I never realised just how much I take my seemingly sane mind for granted until recently. I’ve jumped right into what I wanted to say, without much of an introduction and little grace and transience, I know. But I’m going to let it be. I’m not going to backspace all that I’ve written so far because this is exactly what I want to show you all. How my mind works. How my thoughts roll along, one after the other. Fluid yet messy. Mostly inter-linked and legible.
I’m at my grandparents’ house. My grandmother, sister and mother have stepped out to visit a relative. I’m at home studying for my last set of exams, along with my grandfather. Today, my grandfather, an alzheimer’s patient, asked me where Radha aunty was. Radha is my grandmother’s name. He’d mistaken me for a niece. I have to say, I was a little shocked. I know he’s had this disease for a few years now and his memory isn’t very good; he calls my mum, aunt, sister and I, “molu“, a Malayali term of endearment for a young girl. He always has. And so far, I had taken it to mean that he had an inkling as to who we were; maybe he couldn’t remember our names or our birthdays, but he knew who we were to him. Now I realise that he doesn’t, really.
He always says he knows who we are though.
My family has had a few scares now and then when my grandfather has wandered off, but we have been lucky enough to have had some kind stranger stop him on his tracks to ask him if he’s alright, and on learning that he’s lost or confused, taken him into their house and called the police. Two incidents alike these were more than one could ask for.
Even with all this, the scariest thing about it all is what’s going on inside his head.
Your mind is your most valuable possession. Do what you can to take the best care of it.
- Treat yourself to apples, berries and coffee. They boost circulation in your brain, stimulating neurotransmitters and blocking Alzheimer’s brain toxins. Dark chocolate with at least 70% cocoa is good for lowering blood pressure and inhibiting stroke damage. It goes without saying (and yet I will) that maintaining a healthy and balanced diet is the very LEAST that one can do to stave off health problems.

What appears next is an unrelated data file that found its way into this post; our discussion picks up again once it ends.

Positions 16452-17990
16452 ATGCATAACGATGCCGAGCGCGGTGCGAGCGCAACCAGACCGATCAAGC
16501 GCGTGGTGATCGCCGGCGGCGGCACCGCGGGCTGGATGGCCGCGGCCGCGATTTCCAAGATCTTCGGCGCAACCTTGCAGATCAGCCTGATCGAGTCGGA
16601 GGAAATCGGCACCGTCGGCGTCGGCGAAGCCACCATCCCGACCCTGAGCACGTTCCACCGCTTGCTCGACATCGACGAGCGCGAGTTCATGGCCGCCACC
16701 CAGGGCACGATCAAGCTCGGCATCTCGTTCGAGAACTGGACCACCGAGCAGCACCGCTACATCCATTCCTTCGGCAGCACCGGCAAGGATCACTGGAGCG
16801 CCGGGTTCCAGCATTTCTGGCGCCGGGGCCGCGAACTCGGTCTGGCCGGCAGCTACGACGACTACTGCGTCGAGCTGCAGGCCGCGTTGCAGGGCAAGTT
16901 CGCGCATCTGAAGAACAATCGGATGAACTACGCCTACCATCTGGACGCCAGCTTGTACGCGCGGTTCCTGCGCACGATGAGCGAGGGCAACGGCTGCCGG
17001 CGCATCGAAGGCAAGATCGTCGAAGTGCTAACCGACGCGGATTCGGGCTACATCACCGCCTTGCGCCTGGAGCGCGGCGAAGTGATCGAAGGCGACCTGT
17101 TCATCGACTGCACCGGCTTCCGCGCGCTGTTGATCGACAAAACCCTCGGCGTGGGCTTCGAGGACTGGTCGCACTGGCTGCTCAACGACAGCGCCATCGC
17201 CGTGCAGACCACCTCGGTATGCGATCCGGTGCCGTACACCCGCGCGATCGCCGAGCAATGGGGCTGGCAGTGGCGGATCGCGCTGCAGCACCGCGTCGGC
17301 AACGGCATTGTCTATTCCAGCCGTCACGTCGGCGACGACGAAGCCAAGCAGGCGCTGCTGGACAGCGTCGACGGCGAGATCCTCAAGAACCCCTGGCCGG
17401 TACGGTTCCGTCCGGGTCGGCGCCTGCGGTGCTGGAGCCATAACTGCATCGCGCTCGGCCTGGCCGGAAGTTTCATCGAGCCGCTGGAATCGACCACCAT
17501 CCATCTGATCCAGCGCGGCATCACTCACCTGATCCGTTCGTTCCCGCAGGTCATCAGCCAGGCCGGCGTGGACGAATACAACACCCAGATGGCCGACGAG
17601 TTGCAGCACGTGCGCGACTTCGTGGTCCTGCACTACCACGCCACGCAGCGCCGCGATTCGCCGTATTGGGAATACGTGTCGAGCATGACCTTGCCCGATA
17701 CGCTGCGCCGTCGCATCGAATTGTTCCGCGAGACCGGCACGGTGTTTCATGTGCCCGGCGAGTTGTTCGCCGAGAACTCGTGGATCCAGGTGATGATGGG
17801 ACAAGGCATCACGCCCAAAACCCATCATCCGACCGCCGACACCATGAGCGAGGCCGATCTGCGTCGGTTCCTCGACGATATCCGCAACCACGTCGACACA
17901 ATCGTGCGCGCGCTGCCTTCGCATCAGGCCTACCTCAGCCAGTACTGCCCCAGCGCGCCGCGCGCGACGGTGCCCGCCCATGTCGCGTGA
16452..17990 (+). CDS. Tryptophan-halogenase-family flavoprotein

- It’s important to stay mentally active. Of course, a lot of people know this but don’t really understand what this means. It’s simple really. It means hanging out with friends, reconnecting with the family, playing sports, reading – things that most people do everyday, and yet never realise how important it is to continue doing it. If you’re the more adventurous type, do things like learning a new language, volunteering, playing a musical instrument or even video games. Use your actions to prevent Alzheimer’s as an excuse to try out and experience new things.
- Exercise. It reduces stress, increases your energy, and boosts your mood. Not only will exercising lead to a healthy mind, but you may even end up with a beach bod that is the pinnacle of envy.
- Get routine medical check ups. Blood pressure needs to be monitored and controlled regularly.
- Sleep well. Have a regular sleep schedule and try to stick to it. Napping is good but be smart about it. If insomnia is a problem for you, don’t nap – it’ll only make it worse. A relaxing bedtime ritual, such as doing some light stretches, taking a hot bath or writing in your diary before bed, is good for the brain too.
I’ll end this list with the obvious, which doesn’t just apply to Alzheimer’s prevention: drink alcohol in moderation and stop smoking.
A simple change in lifestyle can reduce one’s risk of developing Alzheimer’s and dementia. Do your best to reduce this risk.
He still calls us ‘molu’.